A self-signed certificate is an SSL certificate that has not been validated by a Certificate Authority (CA). That's what meant in that it is 'self' signed.
The level of encryption can be the same as any other certificate, but because it's not validated by a CA, the browser will display a warning when visiting the site.
For this reason, these types of certificates are only recommended for internal use on your website where no visitor would ever see or come into contact with.
Browser warnings for self-signed certificates
Because a trusted authority did not sign it, browsers cannot trust it. It will still function normally, but visitors to your site will see a warning. Below are examples of what a visitor would see in Firefox and Chrome.
If you want to attract visitors to your site, DO NOT use a self-signed certificate.
Creating a self-signed certificate
There is no way in the DreamHost panel to add a self-signed certificate. You have two options to create this type of cert.
- Create it via SSH command line
- 3rd party website
Creating a self-signed certificate via SSH
You can run these commands on a Linux or Mac computer, however these instructions show how to log into your DreamHost web server to run the commands.
- Log into your DreamHost web server via SSH.
- Connect to your domain via SSH. Visit the SSH article for instructions.
- Once logged into your server via SSH, make sure you're in your user's home directory:
[server]$ cd ~
- Use OpenSSL to create your private key which you will use to create the CSR. Type in the following to open the OpenSSL command line tool.
- Your command prompt now changes to OpenSSL> which means you’re ready to run the following commands.
- Generate a new RSA private key by entering the following command without a password:
OpenSSL> genrsa -out Private.key 2048 Generating RSA private key, 2048 bit long modulus ........................................................+++ ........................................................+++ e is 65537 (0x10001)
- Using this new private key, create the certificate.
OpenSSL> req -new -x509 -key Private.key -out Certificate.crt -days 365 You are about to be asked to enter information that will be incorporated into your certificate request. What you are about to enter is what is called a Distinguished Name or a DN. There are quite a few fields but you can leave some blank For some fields there will be a default value, If you enter '.', the field will be left blank. ----- Country Name (2 letter code) [AU]: State or Province Name (full name) [Some-State]: Locality Name (eg, city) : Organization Name (eg, company) [Internet Widgits Pty Ltd]: Organizational Unit Name (eg, section) : Common Name (e.g. server FQDN or YOUR name) : Email Address :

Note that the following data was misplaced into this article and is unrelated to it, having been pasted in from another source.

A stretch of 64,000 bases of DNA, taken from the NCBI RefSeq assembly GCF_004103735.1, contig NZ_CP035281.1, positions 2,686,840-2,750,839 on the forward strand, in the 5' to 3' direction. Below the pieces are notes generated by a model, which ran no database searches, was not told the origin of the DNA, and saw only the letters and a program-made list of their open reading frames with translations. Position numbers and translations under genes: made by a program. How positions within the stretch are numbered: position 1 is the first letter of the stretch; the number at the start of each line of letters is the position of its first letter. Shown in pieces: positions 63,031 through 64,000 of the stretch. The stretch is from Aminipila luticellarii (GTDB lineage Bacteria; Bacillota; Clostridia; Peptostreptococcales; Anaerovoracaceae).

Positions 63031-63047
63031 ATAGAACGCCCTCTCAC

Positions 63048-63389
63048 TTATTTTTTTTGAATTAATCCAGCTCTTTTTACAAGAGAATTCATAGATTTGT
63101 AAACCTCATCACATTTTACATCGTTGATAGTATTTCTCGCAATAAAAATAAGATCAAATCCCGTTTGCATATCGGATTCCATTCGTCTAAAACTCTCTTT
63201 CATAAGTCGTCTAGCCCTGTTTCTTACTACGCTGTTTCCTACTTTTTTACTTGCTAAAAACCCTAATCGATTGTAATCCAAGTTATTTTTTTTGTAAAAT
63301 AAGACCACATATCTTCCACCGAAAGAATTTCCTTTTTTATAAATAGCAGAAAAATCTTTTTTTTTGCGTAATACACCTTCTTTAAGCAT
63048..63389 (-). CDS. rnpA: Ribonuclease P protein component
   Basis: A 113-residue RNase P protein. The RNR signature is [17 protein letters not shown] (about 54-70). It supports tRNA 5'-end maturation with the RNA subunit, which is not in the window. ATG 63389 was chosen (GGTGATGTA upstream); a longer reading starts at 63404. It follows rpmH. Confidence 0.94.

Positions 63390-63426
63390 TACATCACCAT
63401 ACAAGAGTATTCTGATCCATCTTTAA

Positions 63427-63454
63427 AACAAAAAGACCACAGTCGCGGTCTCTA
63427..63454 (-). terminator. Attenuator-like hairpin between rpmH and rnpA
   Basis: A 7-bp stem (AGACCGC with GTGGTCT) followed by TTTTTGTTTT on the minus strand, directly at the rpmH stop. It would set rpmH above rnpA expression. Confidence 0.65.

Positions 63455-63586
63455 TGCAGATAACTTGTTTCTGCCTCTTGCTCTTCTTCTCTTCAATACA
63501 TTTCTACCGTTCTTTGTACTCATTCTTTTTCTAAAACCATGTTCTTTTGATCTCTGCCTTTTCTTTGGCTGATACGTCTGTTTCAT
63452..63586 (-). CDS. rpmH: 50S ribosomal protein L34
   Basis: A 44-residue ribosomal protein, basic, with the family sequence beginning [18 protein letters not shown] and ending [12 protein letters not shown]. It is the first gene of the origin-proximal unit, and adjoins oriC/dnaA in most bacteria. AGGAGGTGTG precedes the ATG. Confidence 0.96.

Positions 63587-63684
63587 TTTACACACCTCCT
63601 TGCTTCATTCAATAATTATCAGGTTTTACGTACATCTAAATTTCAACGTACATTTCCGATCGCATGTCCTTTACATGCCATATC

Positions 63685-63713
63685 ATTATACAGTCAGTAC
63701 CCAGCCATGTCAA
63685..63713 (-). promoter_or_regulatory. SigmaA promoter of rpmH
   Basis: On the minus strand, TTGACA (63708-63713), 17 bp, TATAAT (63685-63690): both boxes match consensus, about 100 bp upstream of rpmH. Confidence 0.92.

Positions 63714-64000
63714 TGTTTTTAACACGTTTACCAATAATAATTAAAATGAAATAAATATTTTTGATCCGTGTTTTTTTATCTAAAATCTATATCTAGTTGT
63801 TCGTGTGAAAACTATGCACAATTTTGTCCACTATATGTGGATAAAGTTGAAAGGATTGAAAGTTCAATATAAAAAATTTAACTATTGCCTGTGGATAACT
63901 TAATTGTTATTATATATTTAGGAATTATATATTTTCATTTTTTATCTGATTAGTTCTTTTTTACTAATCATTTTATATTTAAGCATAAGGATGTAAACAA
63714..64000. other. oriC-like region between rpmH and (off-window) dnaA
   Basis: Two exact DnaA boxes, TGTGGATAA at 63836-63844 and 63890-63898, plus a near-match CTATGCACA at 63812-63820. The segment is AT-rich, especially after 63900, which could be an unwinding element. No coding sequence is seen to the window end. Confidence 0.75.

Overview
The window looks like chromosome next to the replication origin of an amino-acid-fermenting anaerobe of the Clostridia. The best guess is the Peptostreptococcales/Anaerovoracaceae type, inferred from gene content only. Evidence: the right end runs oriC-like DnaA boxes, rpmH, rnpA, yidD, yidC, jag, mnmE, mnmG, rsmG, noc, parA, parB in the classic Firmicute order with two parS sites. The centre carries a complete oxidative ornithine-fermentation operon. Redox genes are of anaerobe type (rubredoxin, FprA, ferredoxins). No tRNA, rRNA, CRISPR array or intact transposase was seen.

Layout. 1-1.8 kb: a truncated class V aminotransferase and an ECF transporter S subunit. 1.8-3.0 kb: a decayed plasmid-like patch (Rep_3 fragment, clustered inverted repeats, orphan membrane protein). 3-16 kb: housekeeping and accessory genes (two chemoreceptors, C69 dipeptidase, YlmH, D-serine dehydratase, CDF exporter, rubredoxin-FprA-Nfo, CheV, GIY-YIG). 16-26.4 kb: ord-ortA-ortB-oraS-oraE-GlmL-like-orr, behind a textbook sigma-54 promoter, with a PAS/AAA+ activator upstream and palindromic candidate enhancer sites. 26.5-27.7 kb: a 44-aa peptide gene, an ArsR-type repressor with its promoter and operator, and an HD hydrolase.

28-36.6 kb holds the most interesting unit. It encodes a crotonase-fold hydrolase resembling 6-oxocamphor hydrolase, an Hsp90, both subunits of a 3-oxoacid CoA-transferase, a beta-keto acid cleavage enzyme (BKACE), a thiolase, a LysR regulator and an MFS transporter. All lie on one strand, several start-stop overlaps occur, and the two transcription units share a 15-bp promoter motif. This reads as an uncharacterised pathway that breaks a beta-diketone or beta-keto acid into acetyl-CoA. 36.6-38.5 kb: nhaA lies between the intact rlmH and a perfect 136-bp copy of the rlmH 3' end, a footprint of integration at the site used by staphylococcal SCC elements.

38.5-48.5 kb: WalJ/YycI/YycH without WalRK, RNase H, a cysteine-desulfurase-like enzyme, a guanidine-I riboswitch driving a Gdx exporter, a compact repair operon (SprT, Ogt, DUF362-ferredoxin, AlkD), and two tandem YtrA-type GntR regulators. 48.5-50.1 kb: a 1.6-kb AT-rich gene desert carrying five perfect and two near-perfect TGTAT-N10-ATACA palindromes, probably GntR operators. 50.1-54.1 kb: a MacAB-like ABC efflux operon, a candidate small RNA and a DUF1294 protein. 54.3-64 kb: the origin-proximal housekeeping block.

- The step above asks you for your site information to create a CSR. You can just click through these options without entering anything since your browser will throw a warning for the Self-Signed certificate by default.
- Log out of OpenSSL
- Check to confirm your private key and certificate have been created.
[server]$ ls -1 Certificate.crt Private.key
Now that the private key and certificate have been created, you can install them in your panel using the following article:
Using SSH, you can open the files to view their contents by running cat:
[server]$ cat Certificate.crt [server]$ cat Private.key
Creating a self-signed cert with an online website
There are several websites that allow you to create a self-signed certificate within it such as the following:
Forcing your site to load HTTPS be default
Even after you have added the SSL certificate to your site, visitors will not be able to use it unless they manually type in 'https' before your domain name. This defeats the purpose of adding it in the first place since the certificate is meant to protect all of your website traffic.
There are several ways to fix this. View the following article for instructions on how to create a configuration file to redirect all visitor traffic to the secure version of your URL (https).